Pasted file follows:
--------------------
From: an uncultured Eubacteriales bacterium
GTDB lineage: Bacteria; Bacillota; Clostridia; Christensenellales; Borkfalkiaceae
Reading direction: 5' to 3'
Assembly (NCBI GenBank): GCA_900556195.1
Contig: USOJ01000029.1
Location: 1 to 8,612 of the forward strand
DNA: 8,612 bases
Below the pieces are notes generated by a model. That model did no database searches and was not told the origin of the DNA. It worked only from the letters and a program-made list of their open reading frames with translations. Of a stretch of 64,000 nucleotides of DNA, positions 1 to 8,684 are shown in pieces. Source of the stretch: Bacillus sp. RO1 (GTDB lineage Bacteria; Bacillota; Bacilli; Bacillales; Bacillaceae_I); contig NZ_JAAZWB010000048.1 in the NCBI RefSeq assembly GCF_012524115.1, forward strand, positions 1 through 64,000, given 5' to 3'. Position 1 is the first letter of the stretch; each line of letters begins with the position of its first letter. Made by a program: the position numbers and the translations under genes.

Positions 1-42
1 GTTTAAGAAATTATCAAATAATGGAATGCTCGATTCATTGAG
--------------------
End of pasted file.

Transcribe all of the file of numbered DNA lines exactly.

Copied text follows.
From: an uncultured Eubacteriales bacterium
GTDB lineage: Bacteria; Bacillota; Clostridia; Christensenellales; Borkfalkiaceae
Reading direction: 5' to 3'
Assembly (NCBI GenBank): GCA_900556195.1
Contig: USOJ01000029.1
Location: 1 to 8,612 of the forward strand
DNA: 8,612 bases
Below the pieces are notes generated by a model. That model did no database searches and was not told the origin of the DNA. It worked only from the letters and a program-made list of their open reading frames with translations. Of a stretch of 64,000 nucleotides of DNA, positions 1 to 8,684 are shown in pieces. Source of the stretch: Bacillus sp. RO1 (GTDB lineage Bacteria; Bacillota; Bacilli; Bacillales; Bacillaceae_I); contig NZ_JAAZWB010000048.1 in the NCBI RefSeq assembly GCF_012524115.1, forward strand, positions 1 through 64,000, given 5' to 3'. Position 1 is the first letter of the stretch; each line of letters begins with the position of its first letter. Made by a program: the position numbers and the translations under genes.

Positions 1-42
1 GTTTAAGAAATTATCAAATAATGGAATGCTCGATTCATTGAG